Plant diversity and its ecophysiological characters determine the function of an ecosystem service: Geger spring water conservation case in Bantul Yogyakarta
Retno Peni Sancayaningsih*)
Laboratory of Ecology and Conservation, Biological Department, Gadjah Mada University, Yogyakarta, Indonesia
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Water Catchment Area (WCA) is an ecosystem that is very important to conserve a spring. Beside geohydrological condition, plant cover of WCA and soils are determinant factors that may influence spring water debit. WCA of Geger spring with area of 9,87 ha width, 68 % of its landuses had been changed lately. Due to its gradual decrease of water debit, therefore, ecophysiological study of vegetation in WCA and its surrounding were conducted. WCA was constructed using quickbird sattelite imagery using Arc-GIS computer software. Vegetation classes were predicted using NDVI approach and ground cheque of vegetation analysis using 10 x 10 m2 of 40 plots. Physiological characters of 5 selected trees (Ficus benjamina, Tectona grandis, Zizygium aquaticum, Gnetum gnemon, dan Inocarpus fagiferus) were recorded from its model seedlings using Li-Cor 6400, and its water absorbtion by plant roots were also recorded. Of these 5 model species, I. fagiferus, G. gnemon, and Z. aquaticum are less transpire water than two other species, and T. grandis seedling is the highest in absorbing water from soils, is almost the same as 2 years old F. benjamina sapling. Fast growing species is predicted to take more water, and slow growing species uses water more efficiently. Composition of plant cover and its width in a WCA will influence spring water conservation.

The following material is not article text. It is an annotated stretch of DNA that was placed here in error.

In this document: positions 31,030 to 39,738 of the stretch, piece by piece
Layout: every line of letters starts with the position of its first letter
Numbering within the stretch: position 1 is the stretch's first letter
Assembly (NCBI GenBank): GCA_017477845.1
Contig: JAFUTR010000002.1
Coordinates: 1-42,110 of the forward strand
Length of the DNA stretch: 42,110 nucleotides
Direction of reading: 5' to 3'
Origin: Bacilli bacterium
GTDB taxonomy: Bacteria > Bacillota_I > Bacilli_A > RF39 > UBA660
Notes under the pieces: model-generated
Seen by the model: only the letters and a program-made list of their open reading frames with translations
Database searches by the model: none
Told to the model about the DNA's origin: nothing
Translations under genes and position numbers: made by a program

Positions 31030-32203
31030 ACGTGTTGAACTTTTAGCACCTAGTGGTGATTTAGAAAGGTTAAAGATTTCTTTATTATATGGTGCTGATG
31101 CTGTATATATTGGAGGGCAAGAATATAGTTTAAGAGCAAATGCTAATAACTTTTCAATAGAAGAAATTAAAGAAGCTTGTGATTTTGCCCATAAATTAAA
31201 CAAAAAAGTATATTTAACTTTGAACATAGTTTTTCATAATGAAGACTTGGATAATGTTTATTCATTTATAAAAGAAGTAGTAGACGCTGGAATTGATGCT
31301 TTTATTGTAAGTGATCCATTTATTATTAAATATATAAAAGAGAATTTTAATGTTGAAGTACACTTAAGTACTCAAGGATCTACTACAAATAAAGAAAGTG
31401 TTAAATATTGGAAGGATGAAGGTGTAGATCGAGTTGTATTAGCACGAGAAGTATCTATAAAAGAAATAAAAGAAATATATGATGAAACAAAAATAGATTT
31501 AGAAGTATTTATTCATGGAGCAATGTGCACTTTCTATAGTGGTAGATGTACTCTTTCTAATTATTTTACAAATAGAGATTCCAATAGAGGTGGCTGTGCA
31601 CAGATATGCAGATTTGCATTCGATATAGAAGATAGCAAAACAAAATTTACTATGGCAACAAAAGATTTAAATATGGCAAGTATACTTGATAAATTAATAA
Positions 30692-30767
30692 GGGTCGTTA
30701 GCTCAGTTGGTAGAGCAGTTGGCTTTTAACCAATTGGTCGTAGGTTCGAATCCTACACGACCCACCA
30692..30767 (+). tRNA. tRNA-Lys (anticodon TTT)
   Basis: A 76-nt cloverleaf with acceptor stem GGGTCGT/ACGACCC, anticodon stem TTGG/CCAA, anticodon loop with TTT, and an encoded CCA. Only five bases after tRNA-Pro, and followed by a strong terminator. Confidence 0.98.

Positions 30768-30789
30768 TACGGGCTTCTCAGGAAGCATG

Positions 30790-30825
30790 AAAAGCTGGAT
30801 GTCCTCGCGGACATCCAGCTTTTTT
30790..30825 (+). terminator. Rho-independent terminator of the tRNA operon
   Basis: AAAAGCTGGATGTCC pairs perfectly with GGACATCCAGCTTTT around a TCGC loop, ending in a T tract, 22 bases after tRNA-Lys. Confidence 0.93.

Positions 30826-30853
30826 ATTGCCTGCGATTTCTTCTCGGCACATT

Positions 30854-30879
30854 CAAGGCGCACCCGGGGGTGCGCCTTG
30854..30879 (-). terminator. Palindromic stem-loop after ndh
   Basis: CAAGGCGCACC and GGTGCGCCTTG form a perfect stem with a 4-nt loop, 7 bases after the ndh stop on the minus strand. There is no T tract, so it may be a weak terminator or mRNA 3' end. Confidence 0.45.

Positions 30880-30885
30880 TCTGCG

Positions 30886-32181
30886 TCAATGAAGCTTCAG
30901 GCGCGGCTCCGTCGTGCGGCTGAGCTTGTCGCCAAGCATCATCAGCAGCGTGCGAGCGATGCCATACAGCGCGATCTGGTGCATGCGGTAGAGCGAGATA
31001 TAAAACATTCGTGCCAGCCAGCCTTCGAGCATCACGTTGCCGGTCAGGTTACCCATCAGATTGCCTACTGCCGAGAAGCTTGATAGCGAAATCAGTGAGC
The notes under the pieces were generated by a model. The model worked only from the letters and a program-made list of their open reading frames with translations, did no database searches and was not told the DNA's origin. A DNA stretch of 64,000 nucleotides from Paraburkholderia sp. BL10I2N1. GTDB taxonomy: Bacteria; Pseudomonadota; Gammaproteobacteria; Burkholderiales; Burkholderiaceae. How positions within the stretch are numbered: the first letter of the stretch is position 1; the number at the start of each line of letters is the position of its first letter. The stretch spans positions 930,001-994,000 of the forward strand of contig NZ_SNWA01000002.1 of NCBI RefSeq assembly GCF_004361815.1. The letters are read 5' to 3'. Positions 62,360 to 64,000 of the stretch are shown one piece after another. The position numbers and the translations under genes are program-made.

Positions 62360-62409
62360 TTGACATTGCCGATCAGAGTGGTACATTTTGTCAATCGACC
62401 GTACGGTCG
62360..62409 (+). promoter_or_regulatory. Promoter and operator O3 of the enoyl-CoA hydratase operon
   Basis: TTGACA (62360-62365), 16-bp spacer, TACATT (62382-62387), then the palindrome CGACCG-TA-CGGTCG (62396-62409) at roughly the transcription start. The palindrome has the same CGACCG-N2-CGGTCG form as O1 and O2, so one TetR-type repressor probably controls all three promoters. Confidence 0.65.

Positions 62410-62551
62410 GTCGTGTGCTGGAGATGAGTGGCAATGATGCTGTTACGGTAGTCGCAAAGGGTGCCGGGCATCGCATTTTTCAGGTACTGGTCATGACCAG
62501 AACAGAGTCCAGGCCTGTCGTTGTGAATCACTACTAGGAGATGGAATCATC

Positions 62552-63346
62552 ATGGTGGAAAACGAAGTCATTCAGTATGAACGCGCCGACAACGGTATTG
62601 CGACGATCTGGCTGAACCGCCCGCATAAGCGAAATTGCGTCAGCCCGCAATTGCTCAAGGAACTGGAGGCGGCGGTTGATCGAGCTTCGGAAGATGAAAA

Key words: WCA, spring water conservation, slow growing species